In conclusion, spinach does contain protein but is not a high protein food. However, it still provides an excellent source of amino acids, vitamins, minerals and phytonutrients. Consuming spinach protein along with higher protein plant and animal foods can help boost your total protein intake as part of a healthy, balanced diet.

Frequently Asked Questions

Does cooked or raw spinach have more protein?

Raw and cooked spinach contain about the same amount of protein per 100g serving. Cooking spinach may concentrate the protein slightly because some water is lost during the cooking process.

What proteins are found in spinach?

The main proteins found in spinach include:

  • Ribulose bisphosphate carboxylase – An enzyme involved in carbon fixation
  • Oxygen evolving enhancer proteins – Help photosynthesis
  • Chlorophyll binding proteins – Bind chlorophyll molecules
  • Rubisco activase – Helps activate rubisco enzyme

Spinach proteins also contain essential amino acids like lysine, tryptophan, methionine, and more.

Can you build muscle with spinach protein?

It is unlikely spinach protein alone will build large amounts of muscle. However, consuming spinach protein along with stronger plant and animal protein sources as part of strength training can help contribute to muscle growth over time.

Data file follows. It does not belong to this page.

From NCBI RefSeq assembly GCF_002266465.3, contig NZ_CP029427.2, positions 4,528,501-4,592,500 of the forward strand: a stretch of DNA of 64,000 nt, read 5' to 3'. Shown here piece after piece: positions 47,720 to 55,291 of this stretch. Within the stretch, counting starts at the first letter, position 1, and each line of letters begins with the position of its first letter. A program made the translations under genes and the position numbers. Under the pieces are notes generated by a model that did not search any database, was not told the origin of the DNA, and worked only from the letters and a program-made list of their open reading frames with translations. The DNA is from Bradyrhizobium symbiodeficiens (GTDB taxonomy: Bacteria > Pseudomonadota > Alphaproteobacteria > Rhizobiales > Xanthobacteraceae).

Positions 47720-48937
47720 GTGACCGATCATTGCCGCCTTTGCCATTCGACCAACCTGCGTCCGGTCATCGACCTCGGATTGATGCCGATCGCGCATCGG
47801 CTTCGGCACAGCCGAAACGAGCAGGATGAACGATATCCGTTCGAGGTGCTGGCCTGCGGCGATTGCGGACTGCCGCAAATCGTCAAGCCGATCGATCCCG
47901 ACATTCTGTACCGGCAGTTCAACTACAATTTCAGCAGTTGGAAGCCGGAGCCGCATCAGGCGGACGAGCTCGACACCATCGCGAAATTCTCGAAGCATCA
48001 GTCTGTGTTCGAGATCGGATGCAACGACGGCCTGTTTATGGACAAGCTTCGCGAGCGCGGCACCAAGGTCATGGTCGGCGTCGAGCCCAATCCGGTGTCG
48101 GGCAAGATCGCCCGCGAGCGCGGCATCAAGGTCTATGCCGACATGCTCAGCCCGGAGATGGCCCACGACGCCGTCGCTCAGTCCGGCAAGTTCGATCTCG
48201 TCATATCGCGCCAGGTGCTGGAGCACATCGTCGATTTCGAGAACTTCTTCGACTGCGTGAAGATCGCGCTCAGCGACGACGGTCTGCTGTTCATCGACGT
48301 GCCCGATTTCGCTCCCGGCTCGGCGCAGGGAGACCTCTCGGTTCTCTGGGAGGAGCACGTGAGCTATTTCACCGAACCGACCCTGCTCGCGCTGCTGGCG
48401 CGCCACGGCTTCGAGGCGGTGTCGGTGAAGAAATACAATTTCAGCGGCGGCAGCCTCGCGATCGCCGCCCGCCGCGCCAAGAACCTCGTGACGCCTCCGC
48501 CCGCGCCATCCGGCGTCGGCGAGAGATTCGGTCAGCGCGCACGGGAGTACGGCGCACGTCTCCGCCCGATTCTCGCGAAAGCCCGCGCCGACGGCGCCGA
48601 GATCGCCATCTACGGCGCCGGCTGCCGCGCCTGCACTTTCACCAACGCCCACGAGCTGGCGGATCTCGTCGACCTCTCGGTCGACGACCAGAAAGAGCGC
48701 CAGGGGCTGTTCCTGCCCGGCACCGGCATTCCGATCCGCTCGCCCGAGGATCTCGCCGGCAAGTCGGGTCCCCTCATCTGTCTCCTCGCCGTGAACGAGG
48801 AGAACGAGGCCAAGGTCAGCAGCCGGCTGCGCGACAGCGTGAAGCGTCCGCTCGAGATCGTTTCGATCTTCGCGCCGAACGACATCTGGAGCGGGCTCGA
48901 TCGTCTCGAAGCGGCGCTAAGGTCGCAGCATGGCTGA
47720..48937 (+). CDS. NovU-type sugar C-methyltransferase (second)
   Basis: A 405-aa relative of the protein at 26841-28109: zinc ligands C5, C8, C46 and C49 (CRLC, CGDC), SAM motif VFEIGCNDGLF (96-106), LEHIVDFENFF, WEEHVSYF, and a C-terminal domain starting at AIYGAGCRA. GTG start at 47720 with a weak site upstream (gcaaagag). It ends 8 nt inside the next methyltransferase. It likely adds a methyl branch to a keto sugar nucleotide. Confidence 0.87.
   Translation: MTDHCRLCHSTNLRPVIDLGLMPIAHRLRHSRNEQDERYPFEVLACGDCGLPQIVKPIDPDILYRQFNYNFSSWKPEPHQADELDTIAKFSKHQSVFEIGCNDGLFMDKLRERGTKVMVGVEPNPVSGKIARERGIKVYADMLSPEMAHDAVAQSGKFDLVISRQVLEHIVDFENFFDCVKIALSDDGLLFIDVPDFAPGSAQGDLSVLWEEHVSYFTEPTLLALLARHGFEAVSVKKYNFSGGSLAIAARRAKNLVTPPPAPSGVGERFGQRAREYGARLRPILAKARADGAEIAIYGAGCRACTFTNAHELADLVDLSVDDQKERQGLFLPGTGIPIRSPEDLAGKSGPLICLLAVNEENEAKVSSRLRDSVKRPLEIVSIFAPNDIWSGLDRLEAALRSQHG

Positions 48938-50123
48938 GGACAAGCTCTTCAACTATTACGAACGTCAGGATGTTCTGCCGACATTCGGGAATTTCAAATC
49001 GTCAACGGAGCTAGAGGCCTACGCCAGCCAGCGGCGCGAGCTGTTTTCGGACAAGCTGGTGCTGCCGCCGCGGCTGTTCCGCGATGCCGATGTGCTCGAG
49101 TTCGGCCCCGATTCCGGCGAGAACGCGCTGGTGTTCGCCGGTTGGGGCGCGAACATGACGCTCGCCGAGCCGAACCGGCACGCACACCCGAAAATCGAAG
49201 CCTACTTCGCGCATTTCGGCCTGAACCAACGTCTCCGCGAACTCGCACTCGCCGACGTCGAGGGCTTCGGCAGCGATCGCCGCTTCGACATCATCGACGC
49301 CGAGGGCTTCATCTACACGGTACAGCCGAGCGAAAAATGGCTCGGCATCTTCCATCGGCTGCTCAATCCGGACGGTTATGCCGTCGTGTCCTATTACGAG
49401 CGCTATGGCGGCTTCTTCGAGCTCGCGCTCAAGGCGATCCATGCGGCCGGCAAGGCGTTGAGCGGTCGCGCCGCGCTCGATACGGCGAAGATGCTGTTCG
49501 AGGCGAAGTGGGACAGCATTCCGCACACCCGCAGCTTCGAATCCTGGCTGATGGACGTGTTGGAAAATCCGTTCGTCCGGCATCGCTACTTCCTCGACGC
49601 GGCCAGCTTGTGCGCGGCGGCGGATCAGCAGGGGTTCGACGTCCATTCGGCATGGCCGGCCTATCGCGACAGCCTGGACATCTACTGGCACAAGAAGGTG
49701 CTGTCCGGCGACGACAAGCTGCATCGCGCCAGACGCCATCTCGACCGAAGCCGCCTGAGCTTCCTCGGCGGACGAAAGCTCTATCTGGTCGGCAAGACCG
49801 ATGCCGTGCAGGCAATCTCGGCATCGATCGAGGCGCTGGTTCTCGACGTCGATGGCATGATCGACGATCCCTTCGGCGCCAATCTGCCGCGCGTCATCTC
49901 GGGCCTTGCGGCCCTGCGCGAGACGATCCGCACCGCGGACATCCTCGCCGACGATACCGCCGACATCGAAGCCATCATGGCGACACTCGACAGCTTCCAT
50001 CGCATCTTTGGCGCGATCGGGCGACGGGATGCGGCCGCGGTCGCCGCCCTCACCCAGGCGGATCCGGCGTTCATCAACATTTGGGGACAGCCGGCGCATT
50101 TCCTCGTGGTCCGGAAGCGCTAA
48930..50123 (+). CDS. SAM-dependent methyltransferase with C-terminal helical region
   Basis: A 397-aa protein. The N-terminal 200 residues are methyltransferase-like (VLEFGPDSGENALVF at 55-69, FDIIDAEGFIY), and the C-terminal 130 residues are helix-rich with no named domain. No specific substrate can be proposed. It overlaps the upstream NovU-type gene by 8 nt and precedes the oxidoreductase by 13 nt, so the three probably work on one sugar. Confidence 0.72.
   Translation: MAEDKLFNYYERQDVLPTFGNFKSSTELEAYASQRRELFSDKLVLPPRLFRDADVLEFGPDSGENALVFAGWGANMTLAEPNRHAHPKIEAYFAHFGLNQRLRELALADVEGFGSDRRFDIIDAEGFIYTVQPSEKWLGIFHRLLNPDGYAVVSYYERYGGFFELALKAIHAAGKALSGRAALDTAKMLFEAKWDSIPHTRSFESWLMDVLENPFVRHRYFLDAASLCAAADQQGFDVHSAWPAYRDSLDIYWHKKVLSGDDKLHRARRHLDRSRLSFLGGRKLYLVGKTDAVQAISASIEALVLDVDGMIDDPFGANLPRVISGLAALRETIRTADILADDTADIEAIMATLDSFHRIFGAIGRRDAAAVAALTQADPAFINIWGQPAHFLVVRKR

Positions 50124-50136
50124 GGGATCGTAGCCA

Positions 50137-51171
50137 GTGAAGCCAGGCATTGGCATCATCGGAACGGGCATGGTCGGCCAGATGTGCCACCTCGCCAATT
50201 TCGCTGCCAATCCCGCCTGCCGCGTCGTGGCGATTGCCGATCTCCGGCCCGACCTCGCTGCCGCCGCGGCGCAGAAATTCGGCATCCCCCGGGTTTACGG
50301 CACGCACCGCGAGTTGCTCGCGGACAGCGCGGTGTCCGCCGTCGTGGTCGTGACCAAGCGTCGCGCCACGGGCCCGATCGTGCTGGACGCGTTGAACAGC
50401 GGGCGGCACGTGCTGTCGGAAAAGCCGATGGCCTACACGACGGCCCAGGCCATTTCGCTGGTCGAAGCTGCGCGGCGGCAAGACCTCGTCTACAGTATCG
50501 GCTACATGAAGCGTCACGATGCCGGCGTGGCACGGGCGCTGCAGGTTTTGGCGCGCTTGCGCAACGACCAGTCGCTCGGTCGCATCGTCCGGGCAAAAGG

Is spinach a complete protein?

Spinach contains all essential amino acids except methionine, making it a high quality incomplete protein. Consuming spinach with grains like rice or quinoa provides all the essential amino acids.

What foods combine well with spinach for protein?

Some foods that complement spinach protein include:

  • Rice
  • Beans
  • Lentils
  • Tofu
  • Quinoa
  • Eggs
  • Dairy products


Spinach contains a modest amount of high quality plant-based protein per serving. While it is not a protein-rich food, the protein it does provide can contribute to daily needs as part of a balanced diet. Consuming spinach protein along with other plant and animal protein sources can help meet protein requirements.

Beyond its protein content, spinach offers a wealth of other nutrients like vitamins A, C, K, minerals, and antioxidants. Eating spinach regularly provides protein and supports overall health.